This video of Professor Costas Lapavitsas (above, SOAS) breaks the EU illusion held by lots of Labour supporters, by describing in detail why getting out of Europe is essential. But after seeing the video readers may also find that we are not likely to get a genuine settlement no matter how hard we try.

Fundamentally the countries in Europe (Eurozone) can only spend into their economies by raising Euros through trade, this causes huge disparity among EU members especially those in the south, and the only real winner in this is Germany with its massive manufacturing base. This creates such an imbalance of trade and power that it can’t theoretically survive unless changes are made, like becoming a federation of states subsidised by the European Central bank, which breaks all the neoliberal trade rules they have put in place. This graph clearly describes the fundamental imbalance that currently exists:

https://ec.europa.eu/eurostat/statistics-explained/index.php?oldid=452727

Hyde sees a need to challenge the perception of Labour Party members that somehow Europe is some sort of economic Utopia that will defend our interests and feels that due to the problems facing Europe, sooner or later the whole pack of cards will fall in.

In addition to the economic problems facing Europe fascism is on the rise. Germany is still the richest country in Europe with massive trade surpluses, yet it has consistently produced right of centre governments and coalitions. As in England the left suffered defeats even though wages and living standards were falling under right wing regimes –  due of course as here to the perception that the neo-liberal centrist politicians were no better than their counterpart conservatives. Since the war the predominant party coalitions have been centre right. So Hyde feels it would be better to concentrate on attacking the establishment and describing how Britain, with its unique position, can effect change more rapidly than any other.

Within our ranks we have neoliberal MPs dedicated to undermining any socialist advances

He continues:

“When Blair first took office as prime minister, I attended one of his members’ forums in Reading, and after he gave his speech, a member asked the question, “where was the socialism in his speech” and Blair replied, “socialism is dead”. Judging from some of his old front benchers and their comments over the years I have no doubt they hold the same views and won’t ever change. the Lisa Nandys of this world etc. Our messages have been stifled and diversions such as anti-semitism have been created and not adequately rebuffed; hence we now need a voice strong enough to call out the lies and deceit in the media.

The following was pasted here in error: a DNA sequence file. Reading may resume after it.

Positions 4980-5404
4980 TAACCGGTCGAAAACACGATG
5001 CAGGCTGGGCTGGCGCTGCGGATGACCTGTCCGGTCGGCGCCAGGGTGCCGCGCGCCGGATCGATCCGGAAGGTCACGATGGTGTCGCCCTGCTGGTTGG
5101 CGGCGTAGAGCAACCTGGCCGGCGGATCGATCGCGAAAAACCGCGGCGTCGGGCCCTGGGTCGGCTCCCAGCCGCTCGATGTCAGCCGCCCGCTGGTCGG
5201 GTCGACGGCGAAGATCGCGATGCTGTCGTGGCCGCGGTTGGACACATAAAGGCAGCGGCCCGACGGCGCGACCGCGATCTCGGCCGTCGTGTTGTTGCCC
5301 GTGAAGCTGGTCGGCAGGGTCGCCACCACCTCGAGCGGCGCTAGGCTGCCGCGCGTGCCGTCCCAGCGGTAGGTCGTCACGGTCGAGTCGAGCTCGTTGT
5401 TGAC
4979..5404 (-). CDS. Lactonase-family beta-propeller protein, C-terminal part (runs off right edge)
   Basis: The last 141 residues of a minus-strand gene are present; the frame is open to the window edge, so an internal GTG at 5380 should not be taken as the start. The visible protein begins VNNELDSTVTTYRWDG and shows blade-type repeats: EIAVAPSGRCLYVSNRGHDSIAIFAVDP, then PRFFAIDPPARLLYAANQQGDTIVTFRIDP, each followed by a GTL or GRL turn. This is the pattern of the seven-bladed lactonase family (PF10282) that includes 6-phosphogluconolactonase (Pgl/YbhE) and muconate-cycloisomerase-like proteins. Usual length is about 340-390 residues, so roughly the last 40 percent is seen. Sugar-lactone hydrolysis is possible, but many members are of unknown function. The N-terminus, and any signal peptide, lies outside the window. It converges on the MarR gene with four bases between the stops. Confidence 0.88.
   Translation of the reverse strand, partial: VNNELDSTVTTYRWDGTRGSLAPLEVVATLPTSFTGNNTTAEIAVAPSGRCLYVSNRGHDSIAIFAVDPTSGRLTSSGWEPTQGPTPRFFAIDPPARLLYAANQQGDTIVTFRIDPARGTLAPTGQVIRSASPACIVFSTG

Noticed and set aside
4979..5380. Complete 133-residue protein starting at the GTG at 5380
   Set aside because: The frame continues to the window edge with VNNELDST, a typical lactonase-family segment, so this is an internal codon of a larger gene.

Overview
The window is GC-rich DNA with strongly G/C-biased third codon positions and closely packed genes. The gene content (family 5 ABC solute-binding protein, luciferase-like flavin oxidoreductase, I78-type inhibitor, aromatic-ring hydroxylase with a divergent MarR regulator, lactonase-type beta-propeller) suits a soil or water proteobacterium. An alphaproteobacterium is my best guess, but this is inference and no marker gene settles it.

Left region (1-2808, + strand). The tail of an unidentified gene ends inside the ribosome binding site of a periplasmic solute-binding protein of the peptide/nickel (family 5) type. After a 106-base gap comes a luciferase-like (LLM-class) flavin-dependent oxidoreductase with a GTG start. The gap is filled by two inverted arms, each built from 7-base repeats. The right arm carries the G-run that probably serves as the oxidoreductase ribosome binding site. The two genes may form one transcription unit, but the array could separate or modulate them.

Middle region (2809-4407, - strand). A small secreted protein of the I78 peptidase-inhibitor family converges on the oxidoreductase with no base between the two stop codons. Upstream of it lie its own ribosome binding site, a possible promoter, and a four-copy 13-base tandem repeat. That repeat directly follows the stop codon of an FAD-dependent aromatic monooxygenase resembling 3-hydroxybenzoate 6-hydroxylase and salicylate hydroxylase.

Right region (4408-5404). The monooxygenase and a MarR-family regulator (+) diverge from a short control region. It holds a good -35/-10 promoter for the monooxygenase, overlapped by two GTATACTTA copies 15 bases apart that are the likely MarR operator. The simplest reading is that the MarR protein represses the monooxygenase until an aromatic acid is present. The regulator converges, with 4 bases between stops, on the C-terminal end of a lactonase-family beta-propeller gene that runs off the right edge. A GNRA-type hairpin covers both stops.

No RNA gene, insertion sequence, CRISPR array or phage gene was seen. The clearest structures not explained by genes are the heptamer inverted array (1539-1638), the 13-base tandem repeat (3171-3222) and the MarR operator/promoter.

“This is not a full explanation of the need to change perceptions about our economy and relationship with Europe, there are a number of academics that highlight just how bad Europe is and how progressive Britain could become with the right government in place, but trying to change Europe from within as explained by Costas is virtually impossible.

“Changing those perceptions and ridding the Labour Party of those who actively work against us is the priority. Identifying LibDems, New Labour, and the Tories as being the same is essential to growing support, which they are, although they would claim they are not as extreme as Johnson etc., the reality though is no different; they all have the same objectives, just faster or slower time- tables – in fact if you listen to them they all use the same language, which is the big give-away.

“We lost the last election for many reasons, some of which I have outlined here, Jeremy’s only fault as Ian Lavery said, was that he wouldn’t join Johnson in the gutter. Sadly our unsophisticated electorate didn’t comprehend his magnanimity and – if we are to cut through – we need to speak the language they understand, without of course getting in the gutter to do it”.

 

 

 

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The future for the planet is dire, with business-as-usual Neros fiddling on either side of the Atlantic

Dec 16-Jan 1st – two Gloucestershire correspondents reflect on the election results

Mervyn Hyde quietly predicted two things to himself after the Conservative victory on December 12 and his depressing predictions were confirmed. He has seen:

  • gloating triumphalism on the political right
  • the re-emergence of long rejected, nasty right-wing policies, like capital punishment and blood sports,
  • and the political right using the election result to claim that socialism is dead and buried, perpetuating a rabid neo-liberalism.

He reminds us that the opinion polls showed – when simply presented with the policies with no party label attached to them – Labour’s policies were very popular. And in the popular vote, yn’s Labour won more votes in 2019 than Miliband’s Labour achieved in 2015.

But despite these facts, commentariat propaganda proclaimed that Labour’s policies had been “firmly rejected” and that they had “the worst election defeat since 1935” – a “disaster”.

Hyde’s verdict: “Wrong, wrong and wrong”

The election result actually showed Remain and 2nd-referendum parties winning more votes than Leave parties – with the Tories only winning an overall majority because of our undemocratic voting system. For well over a year now, opinion polls have been confirming that we are now a Remain country by a comfortable majority – which is why Brexiteers were terrified of having another referendum. His conclusion: